As long as there’s an income tax, people will be looking for ways to reduce the amount they owe. Tax shelters—a term that refers to investments offering benefits and deductions designed to reduce taxes—are one method for achieving that goal.
While high-profile court cases and the resulting negative publicity give tax shelters a bad name, there’s nothing wrong with seeking legitimate means to minimize your taxable income. The trouble comes from “abusive” shelters making not-so-legitimate promises of tax benefits.
How to tell the good from the bad?
Here’s one generalization: Abusive shelters tend to promise to help you avoid taxes permanently. Legitimate or “good” shelters can usually only defer income and taxes to a future date. For example, legitimate tax-deferred investments include Individual Retirement Accounts, Keoghs for the self-employed and deferred annuities.
Another caution sign: Do the claims defy logic? For instance, would you believe you can give up your “United States citizenship”, but retain or reclaim your “American citizenship”, thereby relinquishing your duty to pay taxes to the US government? That was the assertion of one abusive tax shelter (United States v. Cooper, KTC 2003-419 (D. Colo. 2003)).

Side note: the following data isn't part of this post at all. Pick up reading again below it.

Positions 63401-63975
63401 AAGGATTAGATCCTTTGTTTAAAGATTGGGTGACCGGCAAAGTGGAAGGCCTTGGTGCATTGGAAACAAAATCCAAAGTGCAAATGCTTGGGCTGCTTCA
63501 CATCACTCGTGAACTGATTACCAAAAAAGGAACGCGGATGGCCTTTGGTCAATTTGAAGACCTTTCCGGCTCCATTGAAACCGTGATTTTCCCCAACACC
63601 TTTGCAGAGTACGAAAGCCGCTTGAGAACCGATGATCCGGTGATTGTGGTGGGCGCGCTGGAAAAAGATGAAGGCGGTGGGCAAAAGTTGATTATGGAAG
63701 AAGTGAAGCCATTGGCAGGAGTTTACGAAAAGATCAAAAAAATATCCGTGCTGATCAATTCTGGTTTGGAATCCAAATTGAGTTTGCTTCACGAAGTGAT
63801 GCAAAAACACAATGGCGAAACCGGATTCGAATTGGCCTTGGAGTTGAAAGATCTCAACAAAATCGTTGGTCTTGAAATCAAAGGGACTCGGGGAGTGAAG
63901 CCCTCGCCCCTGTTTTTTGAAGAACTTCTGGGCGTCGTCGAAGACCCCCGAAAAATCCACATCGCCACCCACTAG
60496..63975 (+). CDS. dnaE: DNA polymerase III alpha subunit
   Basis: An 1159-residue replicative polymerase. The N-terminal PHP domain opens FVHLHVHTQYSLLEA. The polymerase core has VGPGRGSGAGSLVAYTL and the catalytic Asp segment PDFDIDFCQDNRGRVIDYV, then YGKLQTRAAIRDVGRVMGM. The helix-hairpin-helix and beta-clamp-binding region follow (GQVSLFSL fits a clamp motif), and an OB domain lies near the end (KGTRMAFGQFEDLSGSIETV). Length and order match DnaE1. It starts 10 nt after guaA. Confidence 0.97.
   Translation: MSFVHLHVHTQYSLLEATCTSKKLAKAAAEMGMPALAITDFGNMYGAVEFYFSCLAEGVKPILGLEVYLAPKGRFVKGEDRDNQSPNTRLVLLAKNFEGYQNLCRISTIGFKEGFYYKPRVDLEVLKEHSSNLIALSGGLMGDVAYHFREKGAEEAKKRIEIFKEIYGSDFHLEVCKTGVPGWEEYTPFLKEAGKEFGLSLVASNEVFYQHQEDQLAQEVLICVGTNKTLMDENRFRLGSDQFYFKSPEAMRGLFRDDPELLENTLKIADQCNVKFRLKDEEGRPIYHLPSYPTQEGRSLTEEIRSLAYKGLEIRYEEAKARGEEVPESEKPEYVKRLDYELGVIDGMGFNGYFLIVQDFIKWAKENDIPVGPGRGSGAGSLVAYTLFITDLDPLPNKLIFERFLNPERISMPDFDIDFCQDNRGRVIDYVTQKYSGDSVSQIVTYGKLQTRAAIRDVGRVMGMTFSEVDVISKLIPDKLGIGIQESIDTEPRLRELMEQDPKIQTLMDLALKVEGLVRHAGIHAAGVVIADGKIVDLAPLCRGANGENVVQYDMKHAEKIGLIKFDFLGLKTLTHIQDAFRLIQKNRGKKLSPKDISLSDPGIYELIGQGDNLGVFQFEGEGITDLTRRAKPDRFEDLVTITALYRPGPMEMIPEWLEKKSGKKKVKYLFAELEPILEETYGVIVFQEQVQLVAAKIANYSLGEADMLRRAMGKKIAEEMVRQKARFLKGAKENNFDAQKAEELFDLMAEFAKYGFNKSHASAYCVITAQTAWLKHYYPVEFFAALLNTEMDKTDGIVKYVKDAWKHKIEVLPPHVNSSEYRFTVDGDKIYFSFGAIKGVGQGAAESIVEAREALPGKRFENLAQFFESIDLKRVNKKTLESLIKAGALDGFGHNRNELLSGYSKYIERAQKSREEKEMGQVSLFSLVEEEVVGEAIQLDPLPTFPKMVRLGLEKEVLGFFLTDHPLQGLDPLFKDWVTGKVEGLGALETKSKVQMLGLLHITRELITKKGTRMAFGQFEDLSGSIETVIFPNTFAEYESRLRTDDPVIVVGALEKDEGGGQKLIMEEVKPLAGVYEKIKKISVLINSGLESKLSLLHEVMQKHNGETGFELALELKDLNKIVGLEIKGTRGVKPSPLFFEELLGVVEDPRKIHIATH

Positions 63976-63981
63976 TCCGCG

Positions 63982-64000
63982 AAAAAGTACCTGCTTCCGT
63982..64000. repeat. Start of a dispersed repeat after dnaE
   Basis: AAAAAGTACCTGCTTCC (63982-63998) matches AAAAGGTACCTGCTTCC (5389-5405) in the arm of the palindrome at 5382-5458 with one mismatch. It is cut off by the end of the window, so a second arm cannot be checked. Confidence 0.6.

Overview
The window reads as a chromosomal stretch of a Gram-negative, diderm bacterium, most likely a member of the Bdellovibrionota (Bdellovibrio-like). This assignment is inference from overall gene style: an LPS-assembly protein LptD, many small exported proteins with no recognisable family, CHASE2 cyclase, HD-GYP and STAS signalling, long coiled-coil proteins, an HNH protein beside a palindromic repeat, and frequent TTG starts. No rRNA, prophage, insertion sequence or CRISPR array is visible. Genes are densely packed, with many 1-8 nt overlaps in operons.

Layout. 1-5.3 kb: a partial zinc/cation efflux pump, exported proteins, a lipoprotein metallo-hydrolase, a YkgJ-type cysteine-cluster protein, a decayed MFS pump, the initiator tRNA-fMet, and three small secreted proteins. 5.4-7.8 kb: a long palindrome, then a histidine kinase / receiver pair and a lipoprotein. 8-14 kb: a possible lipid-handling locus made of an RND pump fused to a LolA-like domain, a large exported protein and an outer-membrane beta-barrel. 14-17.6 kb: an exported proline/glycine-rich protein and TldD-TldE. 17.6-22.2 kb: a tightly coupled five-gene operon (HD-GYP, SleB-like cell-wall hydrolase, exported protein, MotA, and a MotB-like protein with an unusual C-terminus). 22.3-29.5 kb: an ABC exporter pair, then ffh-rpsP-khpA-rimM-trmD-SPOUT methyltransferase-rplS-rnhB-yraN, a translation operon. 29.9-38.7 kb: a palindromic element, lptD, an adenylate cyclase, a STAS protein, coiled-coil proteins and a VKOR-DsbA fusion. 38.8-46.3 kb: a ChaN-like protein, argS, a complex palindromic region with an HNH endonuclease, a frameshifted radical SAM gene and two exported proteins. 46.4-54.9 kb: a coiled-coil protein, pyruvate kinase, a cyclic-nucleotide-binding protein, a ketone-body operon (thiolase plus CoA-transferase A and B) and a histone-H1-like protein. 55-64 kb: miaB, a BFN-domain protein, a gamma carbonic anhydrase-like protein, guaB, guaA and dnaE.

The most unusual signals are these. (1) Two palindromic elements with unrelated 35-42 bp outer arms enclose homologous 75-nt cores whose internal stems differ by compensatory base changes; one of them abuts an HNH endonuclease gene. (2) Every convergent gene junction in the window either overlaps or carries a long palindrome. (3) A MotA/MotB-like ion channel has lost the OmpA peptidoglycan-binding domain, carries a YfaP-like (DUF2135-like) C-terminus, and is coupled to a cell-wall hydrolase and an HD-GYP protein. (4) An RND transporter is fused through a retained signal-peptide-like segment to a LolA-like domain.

A third tip-off: The scheme is aggressively marketed through seminars, telephone conference calls, and the Internet—all methods that prevent you from checking the veracity or credentials of the promoters. In addition, a hefty fee is required before the “secret” will be revealed to you.
The complexity of the tax code and the resulting frustration when dealing with the overwhelming rules and regulations may tempt you to search for investments with tax-saving features. But before you exchange your money for a promise, step back and assess whether it’s nothing more than a con. If in doubt, check with a trusted advisor.